Once you choose to support fmultiple binary trees, the question of filesystem layout arises. In environments that require multiple binary trees, there are often a lot of binary trees. To keep all these trees straight requires some thought.
A common way to organize this data is to designate a large disk for a binary tree "farm." At (or near) the top level of this disk is one directory for each binary tree. One reasonable layout for these trees is to include in each directory name the vendor, hardware platform, operating system, and build parameters of the binary tree:
$ ls hp-386-windows-optimized hp-386-windows-debug sgi-irix-optimzed sgi-irix-debug sun-solaris8-profiled sun-solaris8-debug
When builds from many different times must be kept, it is usually best to include a date stamp (and even a timestamp) in the directory name. The format yymmdd or yymmddhhmm sorts well:
$ ls hp-386-windows-optimized-040123 hp-386-windows-debug-040123 sgi-irix-optimzed-040127 sgi-irix-debug-040127 sun-solaris8-profiled-040127 sun-solaris8-debug-040127
Of course, the order of these filename components is up your site. The top-level directory of these trees is a good place to hold the makefile and testing logs.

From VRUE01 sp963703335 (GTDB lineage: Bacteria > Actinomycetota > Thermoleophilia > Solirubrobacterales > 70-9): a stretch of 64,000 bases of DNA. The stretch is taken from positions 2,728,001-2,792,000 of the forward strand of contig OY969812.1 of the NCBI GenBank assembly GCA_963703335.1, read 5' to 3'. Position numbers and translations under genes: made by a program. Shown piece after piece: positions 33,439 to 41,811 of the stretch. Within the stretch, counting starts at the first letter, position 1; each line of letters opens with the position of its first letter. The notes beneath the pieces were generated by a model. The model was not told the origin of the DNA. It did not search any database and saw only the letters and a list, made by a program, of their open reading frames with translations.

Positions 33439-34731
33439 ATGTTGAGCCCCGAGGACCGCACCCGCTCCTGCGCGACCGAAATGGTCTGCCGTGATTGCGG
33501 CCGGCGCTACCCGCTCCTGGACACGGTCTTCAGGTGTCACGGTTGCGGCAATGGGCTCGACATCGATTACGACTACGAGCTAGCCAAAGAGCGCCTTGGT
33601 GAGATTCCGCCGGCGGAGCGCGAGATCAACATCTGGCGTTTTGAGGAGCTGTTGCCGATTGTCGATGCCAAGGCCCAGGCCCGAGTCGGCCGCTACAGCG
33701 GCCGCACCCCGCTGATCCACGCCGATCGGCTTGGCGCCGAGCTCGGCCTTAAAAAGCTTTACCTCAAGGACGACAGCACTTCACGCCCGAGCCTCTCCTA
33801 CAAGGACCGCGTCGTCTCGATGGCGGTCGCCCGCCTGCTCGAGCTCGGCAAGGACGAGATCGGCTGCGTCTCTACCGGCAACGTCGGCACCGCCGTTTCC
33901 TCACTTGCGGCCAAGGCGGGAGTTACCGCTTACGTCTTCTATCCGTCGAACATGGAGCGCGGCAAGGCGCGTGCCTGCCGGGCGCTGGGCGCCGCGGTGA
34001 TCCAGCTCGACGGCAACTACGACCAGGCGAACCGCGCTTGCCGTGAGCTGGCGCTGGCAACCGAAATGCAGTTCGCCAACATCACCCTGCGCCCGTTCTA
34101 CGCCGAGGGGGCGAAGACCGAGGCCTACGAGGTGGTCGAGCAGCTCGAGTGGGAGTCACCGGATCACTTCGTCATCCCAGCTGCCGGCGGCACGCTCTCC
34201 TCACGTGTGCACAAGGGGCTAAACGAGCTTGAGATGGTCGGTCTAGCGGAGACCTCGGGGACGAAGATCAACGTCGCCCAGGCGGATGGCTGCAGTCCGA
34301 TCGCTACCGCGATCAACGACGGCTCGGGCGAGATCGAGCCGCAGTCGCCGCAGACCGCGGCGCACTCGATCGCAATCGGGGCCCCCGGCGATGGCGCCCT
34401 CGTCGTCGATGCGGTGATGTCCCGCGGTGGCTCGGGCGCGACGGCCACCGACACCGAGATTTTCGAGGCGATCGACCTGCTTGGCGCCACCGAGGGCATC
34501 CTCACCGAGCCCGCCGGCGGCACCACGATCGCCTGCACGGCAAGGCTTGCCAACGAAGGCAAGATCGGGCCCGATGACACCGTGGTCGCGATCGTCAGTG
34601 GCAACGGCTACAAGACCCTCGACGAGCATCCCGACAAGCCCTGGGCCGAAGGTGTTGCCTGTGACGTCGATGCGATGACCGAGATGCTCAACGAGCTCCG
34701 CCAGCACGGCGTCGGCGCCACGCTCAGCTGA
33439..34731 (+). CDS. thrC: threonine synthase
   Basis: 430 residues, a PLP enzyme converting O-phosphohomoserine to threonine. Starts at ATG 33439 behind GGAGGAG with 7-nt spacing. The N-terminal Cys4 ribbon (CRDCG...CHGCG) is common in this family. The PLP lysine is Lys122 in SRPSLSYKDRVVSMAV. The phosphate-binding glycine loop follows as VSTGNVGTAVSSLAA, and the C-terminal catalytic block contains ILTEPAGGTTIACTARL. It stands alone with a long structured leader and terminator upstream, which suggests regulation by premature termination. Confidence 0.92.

This layout is appropriate for storing many parallel developer builds. If a development team makes "releases," possibly for internal customers, you can consider adding an additional release farm, structured as a set of products, each of which may have a version number and timestamp as shown in Figure 6-2.
Figure 6-2. Example of a release tree layout
Here products might be libraries that are the output of a development team for use by other developers. Of course, they may also be products in the traditional sense.
Whatever your file layout or environment, many of the same criteria govern the implementation. It must be easy to identify each tree. Cleanup should be fast and obvious. It is useful to make it easy to move trees around and archive trees. In addition, the filesystem layout should closely match the process structure of the organization. This makes it easy for nonprogrammers such as managers, quality assurance, and technical publications to navigate the tree farm.